Child Personality Types Essay

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Child Personality Types

Anyone who has spent time with or around children will notice that each one has a special personality all of their own. Children, like adults, have different traits that make up their personalities. Experts have researched this phenomenon in detail and classified children into different categories. Some experts have named more than three categories, but Peter L. Manigone has chosen three that most experts agree with. These categories have been named "flexible," "fearful," and "feisty." Children generally may have similar interests, but the way they interact and deal with these interests displays their personality type.

The first personality type is called flexible. This is the most common of the three types. About "40 percent of all children fall into the flexible or easy group" (Mangione). These children usually handle feelings of anger and disappointment by reacting mildly upset. This does not mean that they do not feel mad or disappointed, they just choose to react mildly. These actions mean the flexible child is easy to take care of and be around. According to Mangione, they usually "adapt to new situations and activities quickly, are toilet-trained easily, and are generally cheerful." Flexible children are subtle in their need for attention. Rather than yelling and demanding it, they will slowly and politely let their caregiver know about the need. If they do not get the attention right away, they "seldom make a fuss." They patiently wait, but they still make it known that they need the attention. These children also are easygoing, so routines like feeding and napping are regular (Mangione).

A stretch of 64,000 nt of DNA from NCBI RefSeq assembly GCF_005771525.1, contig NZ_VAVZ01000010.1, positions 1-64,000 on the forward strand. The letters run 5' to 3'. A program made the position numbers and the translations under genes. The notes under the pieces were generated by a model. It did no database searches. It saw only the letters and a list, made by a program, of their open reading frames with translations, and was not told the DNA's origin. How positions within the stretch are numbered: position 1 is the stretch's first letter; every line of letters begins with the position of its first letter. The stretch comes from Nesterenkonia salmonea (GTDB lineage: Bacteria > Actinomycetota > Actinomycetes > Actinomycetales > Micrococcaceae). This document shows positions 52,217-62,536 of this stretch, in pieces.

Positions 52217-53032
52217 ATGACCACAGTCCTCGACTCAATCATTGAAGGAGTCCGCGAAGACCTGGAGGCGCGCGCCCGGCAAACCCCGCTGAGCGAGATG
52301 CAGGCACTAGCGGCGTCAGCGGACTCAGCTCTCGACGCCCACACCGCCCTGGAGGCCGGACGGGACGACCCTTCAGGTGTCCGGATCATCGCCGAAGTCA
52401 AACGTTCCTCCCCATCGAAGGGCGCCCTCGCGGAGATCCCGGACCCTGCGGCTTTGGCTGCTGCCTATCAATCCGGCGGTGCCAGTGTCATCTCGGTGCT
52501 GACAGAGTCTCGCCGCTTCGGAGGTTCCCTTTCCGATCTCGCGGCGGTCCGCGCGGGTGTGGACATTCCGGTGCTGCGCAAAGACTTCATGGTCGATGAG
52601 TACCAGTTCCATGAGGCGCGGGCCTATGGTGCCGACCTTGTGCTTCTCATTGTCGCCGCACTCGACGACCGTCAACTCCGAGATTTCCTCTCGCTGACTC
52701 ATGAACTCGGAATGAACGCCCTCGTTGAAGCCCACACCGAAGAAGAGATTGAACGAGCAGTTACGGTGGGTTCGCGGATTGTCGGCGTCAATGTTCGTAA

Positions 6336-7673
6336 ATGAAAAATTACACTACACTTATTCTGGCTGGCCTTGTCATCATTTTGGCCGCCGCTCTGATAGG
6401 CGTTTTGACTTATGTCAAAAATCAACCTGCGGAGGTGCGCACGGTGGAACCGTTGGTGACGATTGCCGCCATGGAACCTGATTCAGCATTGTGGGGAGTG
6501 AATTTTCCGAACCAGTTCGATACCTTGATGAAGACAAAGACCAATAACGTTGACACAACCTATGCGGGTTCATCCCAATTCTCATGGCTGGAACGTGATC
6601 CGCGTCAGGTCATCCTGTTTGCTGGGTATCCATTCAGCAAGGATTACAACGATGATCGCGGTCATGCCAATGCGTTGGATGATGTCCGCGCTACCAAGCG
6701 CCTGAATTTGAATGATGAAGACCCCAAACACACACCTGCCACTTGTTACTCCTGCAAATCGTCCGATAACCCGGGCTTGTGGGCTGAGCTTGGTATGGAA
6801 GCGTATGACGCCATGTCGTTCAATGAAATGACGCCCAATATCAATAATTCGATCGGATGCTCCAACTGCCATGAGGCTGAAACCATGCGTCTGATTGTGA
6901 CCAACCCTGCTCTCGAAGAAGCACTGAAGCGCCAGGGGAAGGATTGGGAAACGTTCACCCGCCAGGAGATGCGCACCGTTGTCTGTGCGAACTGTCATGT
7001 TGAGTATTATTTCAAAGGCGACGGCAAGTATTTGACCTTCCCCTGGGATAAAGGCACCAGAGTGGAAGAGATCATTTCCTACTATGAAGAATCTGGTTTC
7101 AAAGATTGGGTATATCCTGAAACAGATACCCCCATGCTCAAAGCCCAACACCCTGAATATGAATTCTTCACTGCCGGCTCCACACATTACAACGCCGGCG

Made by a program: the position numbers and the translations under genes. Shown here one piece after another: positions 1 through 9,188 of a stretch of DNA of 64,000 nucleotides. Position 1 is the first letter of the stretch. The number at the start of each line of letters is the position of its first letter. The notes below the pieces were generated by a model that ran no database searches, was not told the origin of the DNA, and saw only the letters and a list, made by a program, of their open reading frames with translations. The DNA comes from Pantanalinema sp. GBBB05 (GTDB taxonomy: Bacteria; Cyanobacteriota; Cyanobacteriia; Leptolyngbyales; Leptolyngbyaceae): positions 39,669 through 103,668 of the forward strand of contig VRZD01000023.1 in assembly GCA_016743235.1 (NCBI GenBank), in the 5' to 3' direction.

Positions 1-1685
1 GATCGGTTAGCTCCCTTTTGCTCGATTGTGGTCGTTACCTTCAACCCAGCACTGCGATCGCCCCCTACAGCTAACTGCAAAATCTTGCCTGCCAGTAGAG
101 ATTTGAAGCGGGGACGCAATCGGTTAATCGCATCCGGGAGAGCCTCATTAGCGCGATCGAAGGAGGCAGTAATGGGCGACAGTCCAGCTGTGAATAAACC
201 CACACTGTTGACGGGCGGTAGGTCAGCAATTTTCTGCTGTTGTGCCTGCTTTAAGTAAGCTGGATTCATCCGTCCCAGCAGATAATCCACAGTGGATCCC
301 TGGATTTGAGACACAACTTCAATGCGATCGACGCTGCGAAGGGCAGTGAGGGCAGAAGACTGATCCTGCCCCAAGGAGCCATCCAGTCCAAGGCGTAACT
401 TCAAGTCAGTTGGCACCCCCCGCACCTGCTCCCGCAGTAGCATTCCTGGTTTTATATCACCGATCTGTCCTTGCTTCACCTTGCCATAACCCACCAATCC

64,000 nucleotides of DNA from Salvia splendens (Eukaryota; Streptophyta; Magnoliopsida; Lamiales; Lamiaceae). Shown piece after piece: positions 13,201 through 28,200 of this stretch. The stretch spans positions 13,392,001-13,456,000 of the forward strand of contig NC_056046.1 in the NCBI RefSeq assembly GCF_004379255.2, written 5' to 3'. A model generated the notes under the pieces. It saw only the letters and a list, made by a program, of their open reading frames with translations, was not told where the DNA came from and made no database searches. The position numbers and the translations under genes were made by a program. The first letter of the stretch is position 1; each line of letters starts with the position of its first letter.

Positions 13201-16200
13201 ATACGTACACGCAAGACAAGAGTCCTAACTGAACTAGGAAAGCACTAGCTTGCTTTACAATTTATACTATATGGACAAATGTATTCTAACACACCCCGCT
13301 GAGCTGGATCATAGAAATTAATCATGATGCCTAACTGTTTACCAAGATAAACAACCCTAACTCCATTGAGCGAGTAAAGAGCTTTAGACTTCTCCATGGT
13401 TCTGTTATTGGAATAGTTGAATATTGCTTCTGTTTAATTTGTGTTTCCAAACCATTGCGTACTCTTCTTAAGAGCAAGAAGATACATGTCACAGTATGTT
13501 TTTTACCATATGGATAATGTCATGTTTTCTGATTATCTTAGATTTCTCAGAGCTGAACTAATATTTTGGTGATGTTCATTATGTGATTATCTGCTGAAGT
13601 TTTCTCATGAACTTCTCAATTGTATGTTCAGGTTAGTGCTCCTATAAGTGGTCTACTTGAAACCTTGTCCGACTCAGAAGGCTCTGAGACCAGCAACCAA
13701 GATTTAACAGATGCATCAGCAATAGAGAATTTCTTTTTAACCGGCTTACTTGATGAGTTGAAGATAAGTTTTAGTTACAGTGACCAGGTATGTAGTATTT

Flexible children may be referred to as "good as gold" because of their cheerf...

... middle of paper ... most like. Whatever their temperament, children need to be treated according to their individual needs. When these needs are met appropriately the child will be happier, and those around the child will feel better also. Knowing the general personality types and how to react to them will help to make the caregiver's job much easier and aid in the relief of unnecessary stress.

Works Cited

"Facts About Temperament." Temperamentproject n.d. 25 Oct 2000.

Mangione, Peter L. The Different Temperaments of Infants and Toddlers. J. Ronald Lally. Dir. Janet Poole. Media Services Unit, California Department of Education. California Department of Education.

Viorst, Judith. "Is Your Child's Personality Set at Birth?" Tennessee Electronic Library. (Nov. 1995) Online. InfoTrac OneFile, A17618832.

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